The Zen of DIY BMW Maintenance
This weekend my 2001 530 got a lot of attention. It was a very productive day — a vibration issue related to new rims purchased in late April was finally resolved, and I replaced both front ABS/speed sensors.
Before I dive into the details, a word about owning a BMW out of warranty. Unless you have enough money not to care about cost, you need to educate yourself about your vehicle. And be open to learning what you can tackle on your own (DIY — Do It Yourself), and what you can’t. Running to the dealership every time something goes wrong will land you in the poorhouse, and chances are you won’t be treated very well. Dealerships don’t want to deal with older cars, they want to focus on the people who will buy the new models.
Knowing what preventative maintenance is required to avoid problems in the first place is critical. That way when it’s something bigger that requires professional service, at least you know the particulars and can be an educated consumer. Unless you’re driving the car simply for the brand — in which case you’d probably be in a new car — embracing this fact can be fun. The car becomes a hobby, not simply a means of transportation. I’ve found a great deal of advice and support from Internet forums populated with folks who own the same cars, and run into the same issues. It’s a perfect example of the “wisdom of the crowd” dynamic, enabled by Internet access. You can find the links in my blog roll.
So first up was a vibration at highway speeds. In a prior post I described buying new rims and tires for the car. I was very psyched to give the car this refresh. The previous owner hadn’t bothered to clean or maintain the rims properly, and I needed to get my snows off the car for better handling: https://cparente.wordpress.com/2008/04/22/new-shoes-for-the-530/
Initially I was very pleased with the purchase. But I soon noticed that at highway speeds there was a significant vibration that hadn’t been there previously. I knew the tires had been mounted and balanced properly. I had the work done at a garage right in my neighborhood I’ve used before and that comes recommended by Tire Rack. Hollin Hall Automotive provided great customer service and continued to work with me at no additional cost while I worked through this problem. A big public thank you to them, and I highly recommend the shop to anyone in or near the Alexandria area: http://www.hollinhallauto.com/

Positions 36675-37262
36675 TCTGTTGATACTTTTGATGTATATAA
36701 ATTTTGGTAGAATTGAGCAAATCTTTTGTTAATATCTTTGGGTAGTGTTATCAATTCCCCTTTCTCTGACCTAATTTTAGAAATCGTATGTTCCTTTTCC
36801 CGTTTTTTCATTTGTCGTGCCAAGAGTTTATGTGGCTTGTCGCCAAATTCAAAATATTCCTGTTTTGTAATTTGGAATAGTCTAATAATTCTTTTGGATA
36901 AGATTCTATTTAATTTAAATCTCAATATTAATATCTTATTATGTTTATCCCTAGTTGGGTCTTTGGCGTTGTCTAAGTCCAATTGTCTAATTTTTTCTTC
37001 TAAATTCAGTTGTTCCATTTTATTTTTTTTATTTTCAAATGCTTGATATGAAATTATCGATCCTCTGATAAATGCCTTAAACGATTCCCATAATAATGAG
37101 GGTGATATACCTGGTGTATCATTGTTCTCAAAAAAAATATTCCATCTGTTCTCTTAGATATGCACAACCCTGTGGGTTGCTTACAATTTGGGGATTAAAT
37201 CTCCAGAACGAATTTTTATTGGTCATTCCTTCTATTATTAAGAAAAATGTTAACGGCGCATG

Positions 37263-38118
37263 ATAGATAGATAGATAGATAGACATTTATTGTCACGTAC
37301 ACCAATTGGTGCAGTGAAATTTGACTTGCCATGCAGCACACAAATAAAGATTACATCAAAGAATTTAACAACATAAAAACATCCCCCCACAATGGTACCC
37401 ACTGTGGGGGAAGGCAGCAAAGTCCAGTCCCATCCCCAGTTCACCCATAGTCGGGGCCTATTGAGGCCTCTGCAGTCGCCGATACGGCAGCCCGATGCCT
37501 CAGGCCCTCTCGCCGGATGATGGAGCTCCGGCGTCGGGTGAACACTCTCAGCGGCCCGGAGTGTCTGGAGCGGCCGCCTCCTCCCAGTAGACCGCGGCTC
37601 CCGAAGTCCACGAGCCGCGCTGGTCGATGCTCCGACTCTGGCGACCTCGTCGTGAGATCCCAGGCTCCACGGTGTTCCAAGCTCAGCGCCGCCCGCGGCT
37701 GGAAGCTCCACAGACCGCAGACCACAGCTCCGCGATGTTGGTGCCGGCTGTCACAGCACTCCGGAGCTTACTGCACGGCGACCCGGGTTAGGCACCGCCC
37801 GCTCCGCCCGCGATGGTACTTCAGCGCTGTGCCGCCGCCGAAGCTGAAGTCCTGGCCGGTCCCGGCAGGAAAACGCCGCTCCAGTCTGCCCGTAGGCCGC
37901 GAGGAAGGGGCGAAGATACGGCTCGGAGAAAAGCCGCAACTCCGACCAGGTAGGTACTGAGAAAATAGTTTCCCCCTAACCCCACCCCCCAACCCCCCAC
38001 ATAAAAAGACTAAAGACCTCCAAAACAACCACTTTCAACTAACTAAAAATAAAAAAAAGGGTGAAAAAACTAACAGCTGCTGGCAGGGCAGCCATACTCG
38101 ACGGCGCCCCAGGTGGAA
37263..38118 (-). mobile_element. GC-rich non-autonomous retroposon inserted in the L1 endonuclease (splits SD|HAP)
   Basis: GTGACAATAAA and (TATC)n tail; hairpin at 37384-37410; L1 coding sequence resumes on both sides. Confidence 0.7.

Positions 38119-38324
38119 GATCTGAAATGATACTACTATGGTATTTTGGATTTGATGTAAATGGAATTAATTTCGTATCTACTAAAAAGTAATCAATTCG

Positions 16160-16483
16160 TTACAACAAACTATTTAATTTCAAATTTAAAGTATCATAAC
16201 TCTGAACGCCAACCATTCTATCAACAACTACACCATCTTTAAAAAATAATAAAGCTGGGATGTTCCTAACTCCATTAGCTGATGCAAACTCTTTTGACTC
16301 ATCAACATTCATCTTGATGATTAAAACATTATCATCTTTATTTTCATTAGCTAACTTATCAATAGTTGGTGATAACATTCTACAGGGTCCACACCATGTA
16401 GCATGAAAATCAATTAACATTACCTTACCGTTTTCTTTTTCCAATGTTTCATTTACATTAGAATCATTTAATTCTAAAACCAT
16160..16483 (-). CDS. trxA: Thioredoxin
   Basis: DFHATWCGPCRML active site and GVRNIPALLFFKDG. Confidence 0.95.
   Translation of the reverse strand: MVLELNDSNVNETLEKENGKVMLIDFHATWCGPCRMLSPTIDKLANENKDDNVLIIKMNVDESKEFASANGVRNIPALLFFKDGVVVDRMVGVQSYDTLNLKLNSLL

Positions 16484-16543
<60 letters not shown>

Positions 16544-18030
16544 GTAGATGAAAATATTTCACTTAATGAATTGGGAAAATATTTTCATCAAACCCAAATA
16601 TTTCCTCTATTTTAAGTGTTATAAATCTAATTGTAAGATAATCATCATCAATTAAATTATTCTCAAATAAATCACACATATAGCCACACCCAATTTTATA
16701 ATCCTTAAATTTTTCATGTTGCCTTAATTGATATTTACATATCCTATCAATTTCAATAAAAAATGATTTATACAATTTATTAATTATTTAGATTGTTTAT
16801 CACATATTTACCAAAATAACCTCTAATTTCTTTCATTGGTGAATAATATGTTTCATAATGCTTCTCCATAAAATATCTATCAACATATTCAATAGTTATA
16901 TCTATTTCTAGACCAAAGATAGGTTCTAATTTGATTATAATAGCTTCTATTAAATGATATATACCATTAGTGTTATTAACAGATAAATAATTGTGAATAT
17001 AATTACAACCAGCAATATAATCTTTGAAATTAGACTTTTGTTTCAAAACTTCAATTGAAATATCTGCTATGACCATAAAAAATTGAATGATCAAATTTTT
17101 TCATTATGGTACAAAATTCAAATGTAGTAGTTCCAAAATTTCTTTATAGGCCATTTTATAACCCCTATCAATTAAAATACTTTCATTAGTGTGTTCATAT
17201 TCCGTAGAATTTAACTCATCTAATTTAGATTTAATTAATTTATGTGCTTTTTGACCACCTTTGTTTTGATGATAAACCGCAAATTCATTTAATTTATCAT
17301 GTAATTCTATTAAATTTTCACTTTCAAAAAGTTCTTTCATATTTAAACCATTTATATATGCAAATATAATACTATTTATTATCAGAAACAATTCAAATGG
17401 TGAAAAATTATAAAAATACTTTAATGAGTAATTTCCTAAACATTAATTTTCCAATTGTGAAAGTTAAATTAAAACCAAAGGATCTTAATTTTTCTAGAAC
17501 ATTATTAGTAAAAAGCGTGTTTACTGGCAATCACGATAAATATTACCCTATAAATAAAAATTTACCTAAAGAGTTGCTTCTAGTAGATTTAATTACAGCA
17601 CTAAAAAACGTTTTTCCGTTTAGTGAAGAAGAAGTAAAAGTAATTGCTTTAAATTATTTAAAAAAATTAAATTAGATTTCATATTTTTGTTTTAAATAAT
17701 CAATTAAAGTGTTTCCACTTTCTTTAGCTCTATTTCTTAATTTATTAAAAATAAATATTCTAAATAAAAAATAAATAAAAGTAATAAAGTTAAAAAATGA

I won’t go into all the arcane details. Monet was the company that made the rims, and I purchased through one of their resellers, The Wheel Connection. Monet was responsive via email, but it took some time for the problem to be identified. After eliminating other possibilities, it came down to the fact that the spacers sent with the rims were not fitting tightly enough, causing the vibration. Monet initially said it was the Wheel Connection’s responsibility, and they said it was Monet’s. I stayed patient, and persistent. Eventually Monet stepped up and sent me new spacers at no charge, as long as I returned the original set.
When they arrived I had my doubts, since they looked almost identical to the originals. But these snapped into the back of the rims beautifully, and have corrected the problem. Finally my car feels right at highway speed — solid and stable but with the driving feedback via the steering sport tuned BMWs are known for.
One issue down, and one new one to go. A couple of weeks ago an error code popped up on my display. My ABS system was out, along with something BMW calls Dynamic Stability Control (DSC). The two systems work together via sensors that monitor wheels speeds at all corners, applying breaking and reducing torque in a split section if wheel spin or loss of traction is detected. The car can be driven safely without these systems, in fact DSC can be turned off via a button on the dash. But clearly something was wrong, and I got busy with some forum research.